I'm working on an audio application for mobile phones. At this point in time I'm trying to measure audio latency of a mobile device by feeding colored noise into its microphone jack and having it play it back through the headphones, and correlating/deconvolving the two to obtain the time delay.

This all sounds great on paper, but my problem is that the phone will only accept inputs of certain impedance as microphones, or at least that's my guess. I've tried several microphones (actual transducers), and some of them worked while others didn't. As a rule of thumb, headset-like mics worked. Vocal-like dynamic mics didn't. I'm guessing there has to be enough bias current for a microphone to work. When simply taking an audio cable from the output of a computer or MP3 player and putting it into the microphone jack of the mobile phone it never works. What I mean by that is that the device does not recognize presence of an external microphone and does not switch to it as default input.

I don't know a whole lot about current biases and such, but do you suppose there's a way of building a circuit to somehow "trick" the phone into thinking that there's a microphone plugged into it when it's a line in instead?

  • \$\begingroup\$ Which phone? Some have headset inputs, some have dedicated line inputs ("enhanced USB"), etc. \$\endgroup\$
    – endolith
    Oct 10, 2011 at 19:53
  • \$\begingroup\$ @endolith It's a TRRS headset input which I'm splitting into headphone stereo and mic using a splitter. I'm testing it on iPhone4 and Nexus S. \$\endgroup\$
    – Phonon
    Oct 10, 2011 at 19:59
  • \$\begingroup\$ I've been looking for this answer too! I have a Nexus One, and I haven't found any way to connect an external source (including using purpose-built line-level-to-microphone-level attenuators). \$\endgroup\$
    – Kevin Reid
    Oct 10, 2011 at 23:39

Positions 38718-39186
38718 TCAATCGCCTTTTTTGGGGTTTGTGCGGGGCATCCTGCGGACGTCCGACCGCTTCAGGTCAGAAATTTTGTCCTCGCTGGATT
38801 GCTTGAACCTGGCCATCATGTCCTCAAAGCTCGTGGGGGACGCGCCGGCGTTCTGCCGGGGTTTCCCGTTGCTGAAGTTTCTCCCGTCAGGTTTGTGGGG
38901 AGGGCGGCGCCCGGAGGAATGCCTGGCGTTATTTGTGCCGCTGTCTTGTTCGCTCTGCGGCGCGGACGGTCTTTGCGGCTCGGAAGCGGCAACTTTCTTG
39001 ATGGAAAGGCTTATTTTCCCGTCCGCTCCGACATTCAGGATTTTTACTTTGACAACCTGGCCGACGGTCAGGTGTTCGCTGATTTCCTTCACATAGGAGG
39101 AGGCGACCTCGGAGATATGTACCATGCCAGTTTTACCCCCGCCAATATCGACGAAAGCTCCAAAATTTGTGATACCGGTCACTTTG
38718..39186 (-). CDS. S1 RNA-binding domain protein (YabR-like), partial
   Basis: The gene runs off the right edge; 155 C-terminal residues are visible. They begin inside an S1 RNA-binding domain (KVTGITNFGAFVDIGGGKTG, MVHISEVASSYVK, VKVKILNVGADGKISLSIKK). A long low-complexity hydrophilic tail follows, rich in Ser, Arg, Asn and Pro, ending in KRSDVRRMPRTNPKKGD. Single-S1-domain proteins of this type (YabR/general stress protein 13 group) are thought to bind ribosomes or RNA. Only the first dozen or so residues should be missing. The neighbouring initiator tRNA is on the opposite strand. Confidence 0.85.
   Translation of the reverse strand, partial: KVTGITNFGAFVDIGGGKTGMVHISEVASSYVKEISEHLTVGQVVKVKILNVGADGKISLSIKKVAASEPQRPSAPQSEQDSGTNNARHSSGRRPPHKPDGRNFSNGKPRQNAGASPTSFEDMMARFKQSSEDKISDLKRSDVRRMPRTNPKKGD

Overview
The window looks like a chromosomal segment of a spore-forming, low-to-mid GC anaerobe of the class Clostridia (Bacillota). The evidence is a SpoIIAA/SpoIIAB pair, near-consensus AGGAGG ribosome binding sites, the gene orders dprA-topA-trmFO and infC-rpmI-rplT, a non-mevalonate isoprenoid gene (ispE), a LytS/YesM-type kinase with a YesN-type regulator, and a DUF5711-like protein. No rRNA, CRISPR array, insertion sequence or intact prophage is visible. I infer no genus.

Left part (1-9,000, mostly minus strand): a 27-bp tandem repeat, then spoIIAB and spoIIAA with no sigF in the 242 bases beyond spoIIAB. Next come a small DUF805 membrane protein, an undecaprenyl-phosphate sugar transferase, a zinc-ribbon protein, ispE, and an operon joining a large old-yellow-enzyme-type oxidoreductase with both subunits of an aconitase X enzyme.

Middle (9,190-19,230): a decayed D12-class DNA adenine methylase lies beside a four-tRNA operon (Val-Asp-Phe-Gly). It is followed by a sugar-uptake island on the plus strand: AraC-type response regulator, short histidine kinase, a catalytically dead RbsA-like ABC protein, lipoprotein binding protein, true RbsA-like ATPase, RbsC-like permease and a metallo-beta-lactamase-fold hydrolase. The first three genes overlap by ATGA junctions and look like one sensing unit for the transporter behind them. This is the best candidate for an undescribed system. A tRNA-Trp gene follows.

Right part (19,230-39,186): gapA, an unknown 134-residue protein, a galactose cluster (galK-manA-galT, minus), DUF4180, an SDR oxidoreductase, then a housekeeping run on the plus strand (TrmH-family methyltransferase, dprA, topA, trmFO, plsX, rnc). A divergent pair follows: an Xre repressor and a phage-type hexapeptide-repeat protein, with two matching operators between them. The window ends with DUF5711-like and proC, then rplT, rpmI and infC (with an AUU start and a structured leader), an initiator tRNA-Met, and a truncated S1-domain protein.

1 Answer 1


The TRRS connectors are wired like this, in order:

  • Tip: Left output
  • Ring: Right output
  • Ring: Ground/return
  • Sleeve: Microphone input

That way the headphones will work plugged into a normal TRS jack, too.

The microphone input is meant to connect to an electret mic with a circuit like this:enter image description here

The bias voltage, resistor, and DC-blocking capacitor are all inside the phone. So just connecting a signal source like a computer's sound card to the microphone input (with ground to the ground ring) should work.

If your sound source's DC output resistance is too low (normally a good thing), the phone could be interpreting it as a continuous button press (Answer or Play/Pause), because the headset button shorts the mic line's bias resistor to ground. Does it do anything to indicate that it thinks a button is being pressed? If this is the case, just put an electrolytic capacitor in series with your source, like 10 µF to 100 µF between your source and the microphone input. This will block the DC current from the bias resistor while allowing the AC signal to pass. Larger capacitance will have better low-frequency response.

For instance, if the input impedance of the phone is 2.2 kΩ, 10 µF will have a -3 dB cutoff frequency of 7 Hz, which is plenty.

  • \$\begingroup\$ @SwiftArchitect No. Is it not working? \$\endgroup\$
    – endolith
    Feb 2, 2016 at 17:19
  • 2
    \$\begingroup\$ You need to short mic pin with ground using resistor eg. 4-10 k ohm. Most of soundcards have so high output resistance at DC that phone detects it as open circuit. Phones use resistance sensing to differentiate between headphones without mic and headsets with mic. I just made such magic cable shorting mic to ground via 10k resistor and phone detects it as "mic". Connecting line-out in parallel works as intended. I based this setup on answer from this thread: electronics.stackexchange.com/questions/95575/… \$\endgroup\$
    – Lapsio
    Dec 24, 2020 at 12:23

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